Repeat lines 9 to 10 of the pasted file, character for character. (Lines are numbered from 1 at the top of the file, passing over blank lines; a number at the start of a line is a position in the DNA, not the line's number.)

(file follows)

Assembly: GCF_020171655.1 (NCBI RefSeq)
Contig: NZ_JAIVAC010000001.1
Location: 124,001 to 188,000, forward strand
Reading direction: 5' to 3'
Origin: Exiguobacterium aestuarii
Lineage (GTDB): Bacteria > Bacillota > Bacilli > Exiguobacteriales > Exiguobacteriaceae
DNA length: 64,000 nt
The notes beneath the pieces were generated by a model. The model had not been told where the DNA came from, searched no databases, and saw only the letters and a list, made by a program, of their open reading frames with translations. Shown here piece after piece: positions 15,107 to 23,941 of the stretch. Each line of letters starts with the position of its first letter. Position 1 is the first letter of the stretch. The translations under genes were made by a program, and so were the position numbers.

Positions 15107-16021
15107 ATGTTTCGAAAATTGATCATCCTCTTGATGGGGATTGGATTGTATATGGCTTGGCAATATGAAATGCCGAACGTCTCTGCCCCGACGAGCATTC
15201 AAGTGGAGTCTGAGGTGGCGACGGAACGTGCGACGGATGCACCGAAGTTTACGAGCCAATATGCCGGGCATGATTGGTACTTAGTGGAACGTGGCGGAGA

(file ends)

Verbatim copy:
Positions 15107-16021
15107 ATGTTTCGAAAATTGATCATCCTCTTGATGGGGATTGGATTGTATATGGCTTGGCAATATGAAATGCCGAACGTCTCTGCCCCGACGAGCATTC